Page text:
London’s Production finance market
Holding its sixth edition in 2012, the UK’s Production Finance Market (PFM) aims to match high-quality international projects with a range of financiers. Films that have been through the PFM include Andrew Adamson’s Mr Pip, Jim Loach’s Oranges And Sunshine and Miranda July’s The Future.
Organised by Film London in association with the BFI London Film Festival, the event takes place October 17-18 at the Hilton London Tower Bridge and has 55 productions, including 16 from the UK, 31 from Europe and two from the US. In addition, 56 financiers are confirmed: 39 from the UK, 14 from Europe, two from the US and one from Canada.
“We have got a good spread of projects from around the world,” says Film London chief executive Adrian Wootton. “And it looks set to build on what we’ve been doing over recent years, which is bringing a very good and committed and interested group of financiers together with strong, viable projects which we vet very, very carefully.” Projects are rigorously selected: they must be from film-makers with a track record, they must have a detailed finance plan and a certain amount of packaging in place - normally at least 30% of the financing - as well as a director attached.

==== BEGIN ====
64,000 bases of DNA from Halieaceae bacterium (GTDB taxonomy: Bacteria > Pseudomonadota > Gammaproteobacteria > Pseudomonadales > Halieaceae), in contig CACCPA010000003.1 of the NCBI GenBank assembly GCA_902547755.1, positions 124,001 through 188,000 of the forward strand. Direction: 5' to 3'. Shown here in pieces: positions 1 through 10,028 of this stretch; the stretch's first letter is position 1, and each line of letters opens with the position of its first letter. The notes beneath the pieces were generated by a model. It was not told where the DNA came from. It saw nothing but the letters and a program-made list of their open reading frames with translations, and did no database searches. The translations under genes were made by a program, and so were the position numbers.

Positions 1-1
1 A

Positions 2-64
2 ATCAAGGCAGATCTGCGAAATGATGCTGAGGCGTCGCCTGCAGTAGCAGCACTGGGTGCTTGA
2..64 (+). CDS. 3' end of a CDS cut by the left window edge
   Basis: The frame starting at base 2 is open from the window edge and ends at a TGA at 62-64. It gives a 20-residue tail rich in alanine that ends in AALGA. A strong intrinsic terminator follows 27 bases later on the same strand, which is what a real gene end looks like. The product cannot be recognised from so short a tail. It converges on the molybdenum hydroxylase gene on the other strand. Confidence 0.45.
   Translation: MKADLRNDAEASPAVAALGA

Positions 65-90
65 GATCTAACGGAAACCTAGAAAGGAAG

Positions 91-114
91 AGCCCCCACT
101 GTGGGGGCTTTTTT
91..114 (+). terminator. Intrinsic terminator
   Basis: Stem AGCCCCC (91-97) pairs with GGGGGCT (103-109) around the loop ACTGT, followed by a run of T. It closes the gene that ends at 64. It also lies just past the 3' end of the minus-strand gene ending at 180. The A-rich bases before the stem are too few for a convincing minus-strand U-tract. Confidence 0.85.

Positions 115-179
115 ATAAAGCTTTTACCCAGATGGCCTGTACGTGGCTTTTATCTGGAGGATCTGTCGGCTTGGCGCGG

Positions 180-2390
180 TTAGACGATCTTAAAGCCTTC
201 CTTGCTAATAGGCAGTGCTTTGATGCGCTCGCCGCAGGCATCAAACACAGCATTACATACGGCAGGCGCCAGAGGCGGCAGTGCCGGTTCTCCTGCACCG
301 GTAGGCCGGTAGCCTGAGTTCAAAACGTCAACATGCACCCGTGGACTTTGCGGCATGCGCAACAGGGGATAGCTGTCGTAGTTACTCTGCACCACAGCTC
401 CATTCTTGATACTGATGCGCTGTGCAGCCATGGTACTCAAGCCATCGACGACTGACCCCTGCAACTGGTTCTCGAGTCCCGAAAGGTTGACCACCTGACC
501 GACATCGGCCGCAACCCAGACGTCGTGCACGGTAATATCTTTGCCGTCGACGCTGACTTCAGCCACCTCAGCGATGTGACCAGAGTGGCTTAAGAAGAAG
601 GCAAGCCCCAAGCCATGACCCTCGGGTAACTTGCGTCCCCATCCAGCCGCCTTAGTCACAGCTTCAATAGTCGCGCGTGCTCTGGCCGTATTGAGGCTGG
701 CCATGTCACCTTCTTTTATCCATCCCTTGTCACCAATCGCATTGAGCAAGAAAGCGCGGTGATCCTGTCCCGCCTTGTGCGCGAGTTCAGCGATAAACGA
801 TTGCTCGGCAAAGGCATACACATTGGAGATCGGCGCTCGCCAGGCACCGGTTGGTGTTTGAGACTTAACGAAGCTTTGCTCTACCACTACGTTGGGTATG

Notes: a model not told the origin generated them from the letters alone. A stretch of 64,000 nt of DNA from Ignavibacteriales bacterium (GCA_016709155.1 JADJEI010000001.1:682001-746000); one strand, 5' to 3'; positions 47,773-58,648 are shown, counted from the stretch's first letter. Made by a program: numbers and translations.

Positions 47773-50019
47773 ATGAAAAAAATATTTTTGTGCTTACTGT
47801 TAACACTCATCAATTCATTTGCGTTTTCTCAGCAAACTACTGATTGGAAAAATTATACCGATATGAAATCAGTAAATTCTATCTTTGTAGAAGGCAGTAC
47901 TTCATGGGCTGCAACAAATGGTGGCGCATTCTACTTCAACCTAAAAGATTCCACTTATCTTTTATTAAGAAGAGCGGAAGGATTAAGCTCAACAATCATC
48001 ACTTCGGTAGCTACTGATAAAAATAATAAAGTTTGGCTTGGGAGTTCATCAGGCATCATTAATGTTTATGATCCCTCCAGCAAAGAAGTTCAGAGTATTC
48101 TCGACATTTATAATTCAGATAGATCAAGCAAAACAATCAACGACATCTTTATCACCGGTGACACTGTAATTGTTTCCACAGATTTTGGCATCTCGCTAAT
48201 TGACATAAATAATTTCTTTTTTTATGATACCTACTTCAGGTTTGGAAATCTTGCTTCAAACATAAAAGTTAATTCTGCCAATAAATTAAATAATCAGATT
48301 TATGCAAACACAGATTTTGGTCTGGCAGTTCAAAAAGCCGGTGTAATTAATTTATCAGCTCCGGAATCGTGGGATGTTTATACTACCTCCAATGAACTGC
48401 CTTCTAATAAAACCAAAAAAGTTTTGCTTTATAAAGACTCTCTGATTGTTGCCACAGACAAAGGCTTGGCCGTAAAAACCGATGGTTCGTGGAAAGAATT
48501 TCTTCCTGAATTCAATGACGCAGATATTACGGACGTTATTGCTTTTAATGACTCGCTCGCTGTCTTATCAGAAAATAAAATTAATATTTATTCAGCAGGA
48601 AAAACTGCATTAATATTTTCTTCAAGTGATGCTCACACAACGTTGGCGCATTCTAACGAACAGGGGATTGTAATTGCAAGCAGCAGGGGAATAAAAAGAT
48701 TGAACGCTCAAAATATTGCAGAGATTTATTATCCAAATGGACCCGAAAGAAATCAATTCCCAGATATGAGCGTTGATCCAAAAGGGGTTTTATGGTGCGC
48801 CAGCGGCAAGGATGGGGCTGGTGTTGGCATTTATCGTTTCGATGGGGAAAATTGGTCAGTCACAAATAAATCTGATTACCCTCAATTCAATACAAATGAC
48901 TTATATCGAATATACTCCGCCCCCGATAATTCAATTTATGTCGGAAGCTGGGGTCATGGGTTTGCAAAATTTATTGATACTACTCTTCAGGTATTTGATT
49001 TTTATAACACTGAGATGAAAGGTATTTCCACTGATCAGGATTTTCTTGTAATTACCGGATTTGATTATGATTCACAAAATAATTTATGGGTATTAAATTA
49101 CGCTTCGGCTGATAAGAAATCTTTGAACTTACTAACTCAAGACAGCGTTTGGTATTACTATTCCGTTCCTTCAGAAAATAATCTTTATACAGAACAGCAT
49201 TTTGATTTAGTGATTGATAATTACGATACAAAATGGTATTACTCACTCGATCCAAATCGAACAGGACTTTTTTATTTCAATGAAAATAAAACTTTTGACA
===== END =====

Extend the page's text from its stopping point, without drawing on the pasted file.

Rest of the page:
“My experience of running it for the last five years is that financiers don’t want to see films that don’t have a director attached or a script and little elseŠ there needs to be at least indications of cast, even if they’re not attached formally,” says PFM project manager Angus Finney.
Projects have an average budget of $5.2m-$6.5m and the event raises around $5m-$6m of production finance every edition.
The PFM is markedly less UK-centric than when it started, now with only a third of the producers from the UK. The PFM has relationships with Melbourne’s 37 Degrees South Market, Rome’s New Cinema Network, Film Bazaar in Goa, Nordic Co-Production Market in Haugesund, the Ile De France Film Commission and Toronto’s International Financing Forum. It is supported by the MEDIA programme.